The International Film Festival Rotterdam 2018 runs from January 24th to February 04th and it includes a massive amount of titles which all look really special. Some are so new, there’s little information. Without further ado, here are the titles!
The 2018 Japan Foundation Touring Film Programme (February 02nd to March 28th) has had its line-up of films revealed by the organisers and its a veritable feast of excellent contemporary titles with a classic and an anime added which looks/is fantastic respectively. I’ll come out cheering for The Long Excuse which is just fantastic. I cannot recommend this film enough. There’s also Sword of the Stranger which is pure action thrills, and Joy of Man’s Desiring and Room for Let which look exquisite. What’s the theme behind all of these films? Here’s more from the organisers:
Everybody has once told a lie or kept something hidden from others. Whether for good intentions or otherwise, it is a fundamental and intriguing aspect of human nature which has provided inspiration to countless storytellers and filmmakers.
With diverse cinematic voices, The Japan Foundation Touring Film Programme 2018 features some of the best examples of cinema from Japan and will look at how the country’s filmmakers have been drawn to portraying the “(un)true” colours of human nature. The twists and turns of life portrayed in the programme are at times heart-rending, at other times hilarious, but always enthralling.
Without further ado, here are the films!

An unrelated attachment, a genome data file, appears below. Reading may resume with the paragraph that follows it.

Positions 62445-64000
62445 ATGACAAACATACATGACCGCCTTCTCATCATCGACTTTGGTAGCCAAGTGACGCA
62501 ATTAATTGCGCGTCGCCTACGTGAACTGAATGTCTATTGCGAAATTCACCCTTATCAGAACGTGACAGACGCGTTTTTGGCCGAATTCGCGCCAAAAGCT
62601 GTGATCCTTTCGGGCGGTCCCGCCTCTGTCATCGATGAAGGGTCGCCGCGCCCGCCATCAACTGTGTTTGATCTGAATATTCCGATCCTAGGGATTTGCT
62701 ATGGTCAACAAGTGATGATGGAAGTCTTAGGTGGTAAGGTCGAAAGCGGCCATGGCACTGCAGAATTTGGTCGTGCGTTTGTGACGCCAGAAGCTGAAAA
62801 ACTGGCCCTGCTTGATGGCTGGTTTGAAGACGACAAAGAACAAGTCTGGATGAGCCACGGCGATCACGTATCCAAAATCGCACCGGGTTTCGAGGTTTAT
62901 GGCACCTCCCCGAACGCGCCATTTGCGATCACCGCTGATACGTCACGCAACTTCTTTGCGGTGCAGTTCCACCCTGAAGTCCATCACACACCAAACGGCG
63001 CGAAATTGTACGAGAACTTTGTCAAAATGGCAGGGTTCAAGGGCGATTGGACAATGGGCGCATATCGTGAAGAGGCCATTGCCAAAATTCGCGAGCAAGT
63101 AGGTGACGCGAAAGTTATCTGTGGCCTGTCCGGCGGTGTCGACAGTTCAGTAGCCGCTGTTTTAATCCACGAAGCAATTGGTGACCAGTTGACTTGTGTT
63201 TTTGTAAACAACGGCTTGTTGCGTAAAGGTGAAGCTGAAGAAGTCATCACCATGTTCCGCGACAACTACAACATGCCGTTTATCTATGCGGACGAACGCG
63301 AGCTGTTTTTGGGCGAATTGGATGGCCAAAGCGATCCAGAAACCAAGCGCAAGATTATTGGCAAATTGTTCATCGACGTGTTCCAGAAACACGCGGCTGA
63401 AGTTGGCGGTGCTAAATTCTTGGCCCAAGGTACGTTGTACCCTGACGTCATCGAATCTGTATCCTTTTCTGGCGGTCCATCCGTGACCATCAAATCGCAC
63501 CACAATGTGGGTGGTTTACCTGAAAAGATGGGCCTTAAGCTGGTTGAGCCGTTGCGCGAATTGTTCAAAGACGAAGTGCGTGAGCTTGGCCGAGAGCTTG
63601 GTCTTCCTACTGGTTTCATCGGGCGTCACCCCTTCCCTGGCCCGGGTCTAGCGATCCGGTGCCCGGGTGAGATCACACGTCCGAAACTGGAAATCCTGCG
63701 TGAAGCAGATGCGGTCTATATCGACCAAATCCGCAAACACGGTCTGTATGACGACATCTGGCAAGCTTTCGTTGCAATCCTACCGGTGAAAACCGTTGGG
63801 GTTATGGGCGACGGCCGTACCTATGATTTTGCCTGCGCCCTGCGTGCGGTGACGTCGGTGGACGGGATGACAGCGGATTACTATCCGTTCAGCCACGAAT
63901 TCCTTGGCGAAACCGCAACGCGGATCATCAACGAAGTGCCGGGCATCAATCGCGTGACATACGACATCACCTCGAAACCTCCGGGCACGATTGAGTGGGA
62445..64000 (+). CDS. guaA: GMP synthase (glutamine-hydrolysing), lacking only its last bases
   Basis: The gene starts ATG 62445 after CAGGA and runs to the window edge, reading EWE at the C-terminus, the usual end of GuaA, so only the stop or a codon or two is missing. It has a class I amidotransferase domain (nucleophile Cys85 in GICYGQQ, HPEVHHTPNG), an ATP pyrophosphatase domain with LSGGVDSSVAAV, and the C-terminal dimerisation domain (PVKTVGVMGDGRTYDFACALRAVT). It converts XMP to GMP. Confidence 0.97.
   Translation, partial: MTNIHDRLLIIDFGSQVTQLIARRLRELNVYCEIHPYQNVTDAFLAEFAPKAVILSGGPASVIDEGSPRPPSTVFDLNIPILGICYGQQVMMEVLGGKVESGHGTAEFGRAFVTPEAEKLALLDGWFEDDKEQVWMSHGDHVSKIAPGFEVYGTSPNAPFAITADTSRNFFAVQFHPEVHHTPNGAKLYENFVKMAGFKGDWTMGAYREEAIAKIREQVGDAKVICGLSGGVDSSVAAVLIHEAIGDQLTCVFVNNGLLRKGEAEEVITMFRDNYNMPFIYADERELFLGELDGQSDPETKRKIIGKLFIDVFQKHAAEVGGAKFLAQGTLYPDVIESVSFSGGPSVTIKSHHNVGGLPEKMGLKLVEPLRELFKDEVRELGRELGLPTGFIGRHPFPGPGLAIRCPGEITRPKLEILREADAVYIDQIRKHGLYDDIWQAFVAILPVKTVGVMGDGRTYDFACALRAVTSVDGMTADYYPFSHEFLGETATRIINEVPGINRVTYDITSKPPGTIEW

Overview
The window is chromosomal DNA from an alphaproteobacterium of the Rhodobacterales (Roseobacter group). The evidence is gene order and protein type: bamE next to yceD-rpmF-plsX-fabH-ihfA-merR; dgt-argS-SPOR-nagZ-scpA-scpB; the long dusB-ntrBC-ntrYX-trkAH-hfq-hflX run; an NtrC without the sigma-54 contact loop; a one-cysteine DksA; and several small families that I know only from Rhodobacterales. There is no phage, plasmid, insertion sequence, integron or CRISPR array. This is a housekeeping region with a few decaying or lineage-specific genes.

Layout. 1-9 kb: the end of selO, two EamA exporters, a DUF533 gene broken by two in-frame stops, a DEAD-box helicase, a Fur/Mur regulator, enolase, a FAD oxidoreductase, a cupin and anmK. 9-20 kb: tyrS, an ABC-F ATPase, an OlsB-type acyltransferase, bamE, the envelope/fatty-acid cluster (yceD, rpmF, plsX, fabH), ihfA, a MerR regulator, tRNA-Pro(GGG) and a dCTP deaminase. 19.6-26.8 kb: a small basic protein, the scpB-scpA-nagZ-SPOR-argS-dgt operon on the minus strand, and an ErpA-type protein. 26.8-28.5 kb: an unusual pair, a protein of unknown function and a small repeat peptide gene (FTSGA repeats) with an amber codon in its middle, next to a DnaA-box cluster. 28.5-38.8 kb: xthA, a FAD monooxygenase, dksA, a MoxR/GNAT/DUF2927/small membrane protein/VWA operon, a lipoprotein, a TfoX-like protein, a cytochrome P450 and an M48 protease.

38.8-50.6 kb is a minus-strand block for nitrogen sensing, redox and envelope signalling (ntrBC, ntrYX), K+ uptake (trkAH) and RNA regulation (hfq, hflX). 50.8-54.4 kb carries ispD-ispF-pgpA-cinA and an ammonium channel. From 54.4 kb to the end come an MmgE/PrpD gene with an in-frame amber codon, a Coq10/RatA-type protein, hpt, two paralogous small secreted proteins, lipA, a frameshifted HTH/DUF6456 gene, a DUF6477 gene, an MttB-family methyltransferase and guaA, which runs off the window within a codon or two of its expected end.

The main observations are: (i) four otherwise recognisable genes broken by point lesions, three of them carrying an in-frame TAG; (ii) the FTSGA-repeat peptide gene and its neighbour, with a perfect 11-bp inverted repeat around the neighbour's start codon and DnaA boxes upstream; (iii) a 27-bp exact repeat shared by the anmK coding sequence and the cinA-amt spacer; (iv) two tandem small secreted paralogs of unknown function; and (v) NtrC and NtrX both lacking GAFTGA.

The 35th Torino Film Festival will take place from November 24th to December 02nd and there are a lot of interesting Asian films. I want to focus on Japanese titles and there are two on the programme, one of which is a super special supernatural romance tale that left me grinning with glee and the other a super fun-looking vampire tale from Japanese cinema legend Sion Sono. Here are the details:
The 14th London International Animation Festival (LIAF 17) returns to the Barbican from 1st-10th December and there are 200 animated shorts and features slated to appear as well as a lot of guests who will take part in Q&As and presentations. There is a focus on the on-screen representation of women and the usual high-quality and diverse selection of films which show the various media used in making the many different films.
As the organisers have written on their site,
This year’s uncompromising programme promises to inspire, delight and challenge the notion that animation is merely for the 3D-CGI blockbuster genre or cute cartoons for kids. Independent animation is an art form that continues to thrive and develop as a breathtaking medley of styles, materials, techniques and production – including hand drawn, paint on glass, collage, sculpture, cut outs, puppets, abstract, sand/salt, the interesting developments in CGI – all of which can be seen at LIAF 2017.
Here’s what’s on offer:
Taking place in Yurakucho as Yurakacho Asahi Hall, Tokyo FILMeX offers English-subtitled films from across Asia. It runs from November 18th to the 26th and during that time, filmmakers will appear to show off their latest works and take part in industry events aimed at strengthening Asian cinema. Some of these titles have already hit the festival circuit and won awards. There are three Japanese films due to be screened and they all look special as do all the other films from various parts of Asia.